The other day, on the sidewalks of my neighborhood—a leafy suburb, rife with young families—I was walking behind a mother and child. The mother was encased in spandex, save for her tennis shoes with soles that implied they might allow you to bounce up to heaven and pull down a star.

I noted her firm step, her purposeful air, her toned and tidy stomach muscles, which I could not see, but I suspected she had. She seemed confident, powerful. I was so busy admiring her and wanting to be her that I almost overlooked her son who was trudging along beside her. He was 5ish, with round wire glasses and curly hair and a little scar on his temple. He looked like the kid that goes to the nurse every recess to avoid the horror show of the school playground. Worse, he wore an Iron Man T-shirt with the all-powerful metal figure surging over his chest that only made him look littler.

"Honey," the mom said, in the most loving, enthusiastic voice, a voice kindergarten teachers use for getting kids to clean up their toys. "You're going to love karate."

Nothing but trudging from the boy.

"Just think, you'll be walking down the street and nobody will know it, but you can defend yourself. You can hit them—pow! pow!—right in the solar plexus." She made a series of violent chopping gestures.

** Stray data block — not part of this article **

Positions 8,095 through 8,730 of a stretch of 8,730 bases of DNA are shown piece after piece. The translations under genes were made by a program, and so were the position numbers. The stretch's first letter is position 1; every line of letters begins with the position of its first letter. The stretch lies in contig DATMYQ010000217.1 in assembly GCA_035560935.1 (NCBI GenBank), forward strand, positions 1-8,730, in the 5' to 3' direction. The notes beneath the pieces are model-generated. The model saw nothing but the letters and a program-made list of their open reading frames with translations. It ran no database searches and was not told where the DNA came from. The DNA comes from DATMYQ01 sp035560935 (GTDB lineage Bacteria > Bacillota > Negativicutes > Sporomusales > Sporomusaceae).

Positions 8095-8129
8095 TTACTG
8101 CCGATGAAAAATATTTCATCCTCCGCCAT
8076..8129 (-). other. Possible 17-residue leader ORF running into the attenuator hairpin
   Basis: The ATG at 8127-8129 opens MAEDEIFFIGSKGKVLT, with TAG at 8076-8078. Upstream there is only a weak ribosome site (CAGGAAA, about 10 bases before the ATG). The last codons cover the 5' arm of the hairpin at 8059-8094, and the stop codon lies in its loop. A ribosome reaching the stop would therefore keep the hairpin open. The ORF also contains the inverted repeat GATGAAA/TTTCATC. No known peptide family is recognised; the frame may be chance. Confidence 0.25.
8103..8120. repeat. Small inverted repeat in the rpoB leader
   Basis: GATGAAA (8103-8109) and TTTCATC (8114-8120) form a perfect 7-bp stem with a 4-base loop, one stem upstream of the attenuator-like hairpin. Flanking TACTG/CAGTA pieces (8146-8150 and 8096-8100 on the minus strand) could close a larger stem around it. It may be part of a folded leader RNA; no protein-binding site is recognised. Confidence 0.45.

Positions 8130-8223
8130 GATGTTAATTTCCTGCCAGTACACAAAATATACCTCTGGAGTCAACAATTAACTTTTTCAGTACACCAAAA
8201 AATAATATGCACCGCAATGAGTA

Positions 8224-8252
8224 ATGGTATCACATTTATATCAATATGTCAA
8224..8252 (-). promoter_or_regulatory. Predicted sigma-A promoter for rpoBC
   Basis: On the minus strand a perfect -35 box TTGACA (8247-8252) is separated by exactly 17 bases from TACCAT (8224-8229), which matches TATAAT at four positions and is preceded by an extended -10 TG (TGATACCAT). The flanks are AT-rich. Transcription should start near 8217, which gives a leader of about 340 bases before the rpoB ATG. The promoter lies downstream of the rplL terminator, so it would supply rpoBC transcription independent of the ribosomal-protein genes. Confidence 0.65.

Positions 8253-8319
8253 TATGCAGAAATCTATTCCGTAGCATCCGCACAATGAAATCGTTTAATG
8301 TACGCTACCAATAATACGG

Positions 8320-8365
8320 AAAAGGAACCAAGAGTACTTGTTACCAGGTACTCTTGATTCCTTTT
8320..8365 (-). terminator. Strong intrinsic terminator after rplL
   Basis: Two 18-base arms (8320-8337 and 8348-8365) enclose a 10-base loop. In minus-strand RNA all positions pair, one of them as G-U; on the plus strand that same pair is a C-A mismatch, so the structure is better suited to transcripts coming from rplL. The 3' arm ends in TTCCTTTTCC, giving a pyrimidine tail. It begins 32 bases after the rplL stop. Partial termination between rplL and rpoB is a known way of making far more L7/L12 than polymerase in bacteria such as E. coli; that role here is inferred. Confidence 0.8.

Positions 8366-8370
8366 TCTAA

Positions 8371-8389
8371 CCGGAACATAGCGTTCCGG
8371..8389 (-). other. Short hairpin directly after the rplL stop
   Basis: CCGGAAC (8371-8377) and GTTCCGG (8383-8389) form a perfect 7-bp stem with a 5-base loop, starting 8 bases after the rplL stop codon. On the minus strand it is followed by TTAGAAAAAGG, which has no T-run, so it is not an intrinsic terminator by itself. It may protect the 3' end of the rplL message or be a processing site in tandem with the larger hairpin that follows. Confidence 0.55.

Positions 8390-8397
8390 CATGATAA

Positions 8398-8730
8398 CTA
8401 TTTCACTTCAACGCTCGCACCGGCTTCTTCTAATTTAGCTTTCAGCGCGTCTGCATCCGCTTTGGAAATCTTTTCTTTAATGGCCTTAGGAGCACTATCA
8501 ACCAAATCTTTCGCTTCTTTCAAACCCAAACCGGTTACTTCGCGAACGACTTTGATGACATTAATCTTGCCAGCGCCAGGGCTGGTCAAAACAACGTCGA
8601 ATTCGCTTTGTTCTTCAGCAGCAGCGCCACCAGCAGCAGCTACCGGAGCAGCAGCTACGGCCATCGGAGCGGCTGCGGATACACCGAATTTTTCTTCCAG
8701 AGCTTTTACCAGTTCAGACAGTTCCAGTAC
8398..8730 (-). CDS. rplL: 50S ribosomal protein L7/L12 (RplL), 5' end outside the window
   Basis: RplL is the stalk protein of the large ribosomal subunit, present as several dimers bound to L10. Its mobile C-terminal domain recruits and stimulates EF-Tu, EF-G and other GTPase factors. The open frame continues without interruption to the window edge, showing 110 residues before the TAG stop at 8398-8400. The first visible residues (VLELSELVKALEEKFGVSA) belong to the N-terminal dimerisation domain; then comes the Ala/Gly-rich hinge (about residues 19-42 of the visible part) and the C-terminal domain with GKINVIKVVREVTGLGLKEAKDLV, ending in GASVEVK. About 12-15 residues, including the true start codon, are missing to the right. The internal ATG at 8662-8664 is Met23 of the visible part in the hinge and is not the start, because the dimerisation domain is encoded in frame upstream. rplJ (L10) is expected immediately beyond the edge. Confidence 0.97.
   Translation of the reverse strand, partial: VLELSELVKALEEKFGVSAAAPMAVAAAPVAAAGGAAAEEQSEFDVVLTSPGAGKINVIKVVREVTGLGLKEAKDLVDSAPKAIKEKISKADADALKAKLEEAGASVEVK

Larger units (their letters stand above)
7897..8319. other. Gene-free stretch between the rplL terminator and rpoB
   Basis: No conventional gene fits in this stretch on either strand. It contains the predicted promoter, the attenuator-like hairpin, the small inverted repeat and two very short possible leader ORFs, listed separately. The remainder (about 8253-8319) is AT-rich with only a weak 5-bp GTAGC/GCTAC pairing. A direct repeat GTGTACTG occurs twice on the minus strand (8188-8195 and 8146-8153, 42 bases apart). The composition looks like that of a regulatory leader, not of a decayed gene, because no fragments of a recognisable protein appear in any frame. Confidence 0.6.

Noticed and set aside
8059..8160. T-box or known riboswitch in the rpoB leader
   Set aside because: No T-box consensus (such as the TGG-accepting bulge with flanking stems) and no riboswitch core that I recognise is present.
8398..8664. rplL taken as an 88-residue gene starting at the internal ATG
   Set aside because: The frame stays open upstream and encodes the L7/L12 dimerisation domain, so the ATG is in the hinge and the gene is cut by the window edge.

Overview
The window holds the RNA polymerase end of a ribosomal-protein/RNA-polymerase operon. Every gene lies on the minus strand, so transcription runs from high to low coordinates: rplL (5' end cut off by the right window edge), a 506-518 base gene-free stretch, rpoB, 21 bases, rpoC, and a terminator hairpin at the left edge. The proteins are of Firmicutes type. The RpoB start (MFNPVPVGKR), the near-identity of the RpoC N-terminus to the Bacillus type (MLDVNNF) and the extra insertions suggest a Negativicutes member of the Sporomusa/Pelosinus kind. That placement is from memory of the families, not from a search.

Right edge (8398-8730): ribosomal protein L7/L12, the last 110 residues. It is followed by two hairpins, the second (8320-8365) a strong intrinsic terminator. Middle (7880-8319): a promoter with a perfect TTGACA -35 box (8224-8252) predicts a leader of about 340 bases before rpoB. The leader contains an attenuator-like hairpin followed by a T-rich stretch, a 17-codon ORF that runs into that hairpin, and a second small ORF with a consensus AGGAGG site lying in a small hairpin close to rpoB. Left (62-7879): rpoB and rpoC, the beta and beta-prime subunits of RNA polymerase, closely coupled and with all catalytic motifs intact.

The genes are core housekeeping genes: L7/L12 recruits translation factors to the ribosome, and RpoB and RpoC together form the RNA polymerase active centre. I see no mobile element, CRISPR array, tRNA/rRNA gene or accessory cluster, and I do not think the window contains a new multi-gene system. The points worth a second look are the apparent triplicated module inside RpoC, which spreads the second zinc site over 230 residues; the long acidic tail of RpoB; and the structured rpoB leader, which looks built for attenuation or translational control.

Nothing but trudging from the boy.

"They might think that they can hurt you, but really you'll be the one who can hurt them!"

Another woman moved up beside me. She was older, a grandmother. She caught my eye, shook her head angrily toward the mother, then plugged in her music and walked very fast away from all of us.

"It'll be you," said the mother. "Pow! Pow! Right where it hurts!"

Her son finally looked up, nodding desperately. The naked hope in his eyes, the hope that his mother's vision would come true, the belief in her—my heart died a little.

My heart died a little. In my imagination the mother and I had a conversation. It went like this:
Me: Do you know what you're saying to this little boy? That it'll be great when he can inflict bodily harm on people?

Her: Are you saying I'm a bad mother? Who are you, lady?

Me: A fellow human being! I'm worried about your boy. He's a gentle guy. He's a sweetie.

Her: Listen, he's my child! Butt out!

Me:'re right. I am butting in. I'd kill anybody who did this to me. Sorry.
So I walked along, saying nothing but silently crying. I have been a little worried about my crying lately. This is why I wear sunglasses. It's not to prevent wrinkles (99-cent sunglasses, named the Eliminators as if to make the wearer think of laxatives, do not, I suspect, help with undereye skincare) or to look like Nicole Richie. It's to hide my tears now that I am what I think of as an "easy weeper," which I find acutely embarrassing.


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